Texas is no stranger to scorching summer heat, but even Texans are growing weary of a major “heat dome” that has parked itself over the region and will keep temperatures soaring to potentially deadly extremes in the state for the third week in a row.
Many areas in Texas have experienced days of triple-digit temperatures. On Sunday the National Weather Service (NWS) office for Austin and San Antonio said in a tweet that the city of Del Rio, Tex., on the border with Mexico, had seen eight straight days with daily record highs, all in the triple digits. In central Texas, San Angelo hit 112 degrees Fahrenheit on Sunday, easily topping that date’s previous record of 106 degrees F in 1994. “It’s hard to believe that just a week ago, 112° would’ve been our all-time record high and now it’s just another day of 110° heat to add to the count,” the NWS San Angelo office wrote on Twitter. (The city set an all-time high of 114 degrees F the previous week.)
This relentless, record-breaking heat wave bears all the hallmarks of what scientists expect to see with climate change: namely, heat events that are more intense, last longer and happen more frequently.
��️��️Here’s yet another way to say, “It’s been hot.” We’ve had excessive heat warnings for two weeks straight! We’ve broken several high temperature records and had incredibly high dewpoint values. �� #txwx #stxwx #ItsHot pic.twitter.com/rfm4rPkfBO
— NWS Corpus Christi (@NWSCorpus) June 26, 2023
The stifling temperatures that have been baking Texas and Mexico since early June are happening because of a high-pressure system—also called a ridge—which has “gotten entrenched, and it really hasn’t budged much,” says Andrew Quigley, a meteorologist at the NWS office for Austin and San Antonio. High-pressure systems feature sinking air, which compresses and becomes warmer. These systems also bring clear skies, letting through plenty of sunlight that further raises surface temperatures. When such a system gets stuck over an area, it’s called a “heat dome.” Another heat dome developed over the Pacific Northwest and Canada in late spring, helping fuel wildfires that have sent smoke down over large sections of the U.S.
So why has the current Texas heat wave dragged on for so long? Once a heat dome has dug in, it takes a big push from the jet stream or another relatively strong system higher up in the atmosphere to dislodge it—and “we just haven’t seen any sort of influences like that crossing this part of the country,” Quigley says. The latest guidance from forecast models suggests the heat may not budge until sometime after July 4.
And it isn’t just the heat—it’s also the humidity. Texas’s proximity to the Gulf of Mexico means there is abundant moisture in the air, and high humidity raises the heat index (a measure of what temperatures feel like to the human body). Many locations have seen a record number of hours with dangerously high heat index readings, according to the NWS. A significant chunk of Texas has experienced heat indexes in the 110s or 120s F. Corpus Christi, Tex., located on the Gulf of Mexico, saw the heat index reach 125 degrees F. The city has also seen 14 days in a row of excessive heat warnings. “We’ve far surpassed the most excessive heat warning days that we have had in a year,” says Penny Harness, a meteorologist at the NWS Corpus Christi office.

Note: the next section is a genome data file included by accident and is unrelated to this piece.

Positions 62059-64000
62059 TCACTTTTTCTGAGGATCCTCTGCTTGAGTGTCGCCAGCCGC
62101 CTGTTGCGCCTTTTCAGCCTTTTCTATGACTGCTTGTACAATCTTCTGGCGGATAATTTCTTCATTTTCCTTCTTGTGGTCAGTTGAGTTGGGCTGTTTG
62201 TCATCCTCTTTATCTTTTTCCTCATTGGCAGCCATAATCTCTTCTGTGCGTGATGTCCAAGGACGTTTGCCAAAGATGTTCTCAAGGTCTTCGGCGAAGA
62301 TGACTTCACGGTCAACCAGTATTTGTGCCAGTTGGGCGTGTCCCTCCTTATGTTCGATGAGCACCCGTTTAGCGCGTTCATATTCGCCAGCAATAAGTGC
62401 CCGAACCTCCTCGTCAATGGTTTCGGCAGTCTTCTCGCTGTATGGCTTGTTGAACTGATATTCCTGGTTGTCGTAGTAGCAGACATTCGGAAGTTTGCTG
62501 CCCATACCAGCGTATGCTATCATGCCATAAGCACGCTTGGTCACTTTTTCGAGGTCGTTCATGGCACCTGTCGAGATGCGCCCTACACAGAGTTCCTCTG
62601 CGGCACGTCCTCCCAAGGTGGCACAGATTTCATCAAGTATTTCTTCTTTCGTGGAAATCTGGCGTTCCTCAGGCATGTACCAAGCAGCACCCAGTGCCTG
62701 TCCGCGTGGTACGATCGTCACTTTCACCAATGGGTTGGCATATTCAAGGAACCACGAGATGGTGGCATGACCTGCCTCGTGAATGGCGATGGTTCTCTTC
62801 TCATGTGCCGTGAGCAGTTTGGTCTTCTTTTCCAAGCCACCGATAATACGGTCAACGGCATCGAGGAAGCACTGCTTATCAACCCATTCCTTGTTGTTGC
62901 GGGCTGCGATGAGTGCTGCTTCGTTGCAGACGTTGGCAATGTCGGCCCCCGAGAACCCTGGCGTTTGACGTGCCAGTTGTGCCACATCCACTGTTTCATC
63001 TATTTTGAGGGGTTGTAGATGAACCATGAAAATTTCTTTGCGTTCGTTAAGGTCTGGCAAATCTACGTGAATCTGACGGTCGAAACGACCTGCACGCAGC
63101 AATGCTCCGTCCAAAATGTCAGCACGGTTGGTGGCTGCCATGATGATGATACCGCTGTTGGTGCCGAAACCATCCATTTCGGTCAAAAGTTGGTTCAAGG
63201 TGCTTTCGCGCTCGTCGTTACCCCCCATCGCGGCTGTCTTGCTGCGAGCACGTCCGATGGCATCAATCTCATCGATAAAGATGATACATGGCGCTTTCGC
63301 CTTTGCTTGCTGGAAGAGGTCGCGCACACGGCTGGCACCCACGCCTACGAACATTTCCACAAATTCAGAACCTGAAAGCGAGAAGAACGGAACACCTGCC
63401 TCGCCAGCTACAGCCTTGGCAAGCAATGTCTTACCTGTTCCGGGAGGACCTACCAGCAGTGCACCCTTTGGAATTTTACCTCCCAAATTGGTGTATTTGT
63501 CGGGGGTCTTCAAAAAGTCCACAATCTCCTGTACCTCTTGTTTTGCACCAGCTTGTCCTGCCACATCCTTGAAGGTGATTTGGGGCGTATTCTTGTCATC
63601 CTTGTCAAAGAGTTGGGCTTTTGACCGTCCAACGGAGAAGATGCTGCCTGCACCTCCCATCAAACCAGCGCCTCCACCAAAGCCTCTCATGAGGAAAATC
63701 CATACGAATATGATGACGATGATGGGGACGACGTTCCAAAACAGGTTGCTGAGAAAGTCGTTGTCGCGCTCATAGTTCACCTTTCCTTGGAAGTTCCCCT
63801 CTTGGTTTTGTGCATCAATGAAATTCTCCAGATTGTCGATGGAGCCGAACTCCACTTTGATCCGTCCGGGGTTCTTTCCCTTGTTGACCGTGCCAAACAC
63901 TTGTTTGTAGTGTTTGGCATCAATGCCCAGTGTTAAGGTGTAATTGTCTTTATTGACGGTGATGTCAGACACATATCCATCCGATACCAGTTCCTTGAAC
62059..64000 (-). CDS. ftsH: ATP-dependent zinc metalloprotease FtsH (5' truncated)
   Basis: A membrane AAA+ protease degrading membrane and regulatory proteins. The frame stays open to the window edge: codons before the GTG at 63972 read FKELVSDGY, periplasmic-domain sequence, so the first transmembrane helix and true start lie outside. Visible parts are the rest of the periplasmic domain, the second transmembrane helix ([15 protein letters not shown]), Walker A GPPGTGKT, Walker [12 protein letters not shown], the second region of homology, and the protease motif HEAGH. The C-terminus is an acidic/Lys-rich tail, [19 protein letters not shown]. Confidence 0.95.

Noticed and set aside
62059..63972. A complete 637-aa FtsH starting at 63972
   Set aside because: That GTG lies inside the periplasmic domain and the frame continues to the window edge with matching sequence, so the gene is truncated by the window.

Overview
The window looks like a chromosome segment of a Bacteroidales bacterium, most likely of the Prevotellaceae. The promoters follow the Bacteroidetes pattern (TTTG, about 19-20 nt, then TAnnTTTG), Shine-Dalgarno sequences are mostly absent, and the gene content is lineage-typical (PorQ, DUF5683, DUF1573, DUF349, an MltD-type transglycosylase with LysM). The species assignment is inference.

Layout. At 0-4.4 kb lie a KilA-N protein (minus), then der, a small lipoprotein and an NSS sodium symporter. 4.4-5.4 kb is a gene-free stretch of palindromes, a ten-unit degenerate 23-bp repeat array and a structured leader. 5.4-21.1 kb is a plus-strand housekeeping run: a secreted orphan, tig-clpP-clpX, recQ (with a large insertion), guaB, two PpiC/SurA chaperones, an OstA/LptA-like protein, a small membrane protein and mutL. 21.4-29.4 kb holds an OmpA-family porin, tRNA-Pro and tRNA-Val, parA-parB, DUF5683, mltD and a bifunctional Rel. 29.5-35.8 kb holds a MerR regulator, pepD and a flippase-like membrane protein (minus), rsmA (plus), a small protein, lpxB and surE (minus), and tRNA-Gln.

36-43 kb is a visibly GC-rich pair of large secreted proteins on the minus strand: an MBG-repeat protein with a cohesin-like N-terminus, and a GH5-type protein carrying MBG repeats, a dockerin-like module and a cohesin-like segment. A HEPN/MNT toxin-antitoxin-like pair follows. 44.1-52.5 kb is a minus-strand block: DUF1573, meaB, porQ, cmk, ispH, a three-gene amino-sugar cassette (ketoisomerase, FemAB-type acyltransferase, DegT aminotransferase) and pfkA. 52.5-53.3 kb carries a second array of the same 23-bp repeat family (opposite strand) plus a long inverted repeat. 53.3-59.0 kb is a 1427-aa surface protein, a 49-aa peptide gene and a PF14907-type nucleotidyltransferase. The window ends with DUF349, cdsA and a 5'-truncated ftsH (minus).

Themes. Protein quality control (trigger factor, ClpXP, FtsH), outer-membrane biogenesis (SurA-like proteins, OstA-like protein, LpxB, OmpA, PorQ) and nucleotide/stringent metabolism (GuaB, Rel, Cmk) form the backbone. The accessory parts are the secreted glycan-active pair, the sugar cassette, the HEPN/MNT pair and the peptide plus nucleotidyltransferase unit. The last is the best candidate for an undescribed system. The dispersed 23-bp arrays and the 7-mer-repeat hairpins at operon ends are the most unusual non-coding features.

Even in a part of the country that is no stranger to sultry summers, this prolonged extreme heat is dangerous, particularly to people who work outside—such as construction workers and farm workers—as well as unhoused people, the very young, the elderly and those with certain medical conditions, such as heart disease and asthma. “It’s dangerous for people because you just don’t have that chance to recover if it’s just day after day” of extreme heat, Harness says.
In the U.S., the number of heat-related illnesses and fatalities has been increasing since the 1980s. Heat is deadlier than more fearsome-sounding weather events such as hurricanes, floods and tornadoes—combined. “It’s really not even close with any other extreme,” says Greg Carbin, chief of forecast operations at the NWS’s Weather Prediction Center.
NWS offices and other officials across Texas have been warning residents to limit strenuous outdoor activity, to take plenty of breaks (ideally indoors with air-conditioning or at least in the shade) if working outdoors and to frequently drink plenty of water. “If you’re feeling thirsty,” Quigley says, “it’s already too late.”
Climate change is amplifying this and other heat events, as global average temperatures are already about two degrees F (one degree C) higher than in preindustrial times. With the planet still warming as humans continue to burn fossil fuels that release heat-trapping greenhouse gases, heat waves will continue to happen more often, last longer and reach higher temperatures. In part because of more extreme heat waves, an unusually hot summer in the past is now considered average. And today’s record hot summers will seem ho-hum in the future if we do not significantly curtail greenhouse gas emissions.
There is also some research that suggests climate change may be increasing the likelihood of weather patterns like this sticking in place. The idea is that the rapid warming of the Arctic is altering the jet stream—the fast-moving current of air that guides weather systems around the Northern Hemisphere—in a way that makes these weather patterns stick in place.
In the coming days, the heat dome over Texas may shift slightly, bringing hotter weather to some surrounding states. “There’s not much of a break in sight,” Carbin says.
Eventually the pattern will dislodge—though that does not seem likely until sometime next week—and temperatures in Texas will drop back to the more seasonable upper 90s, which absurdly “will be some sense of relief,” Quigley says.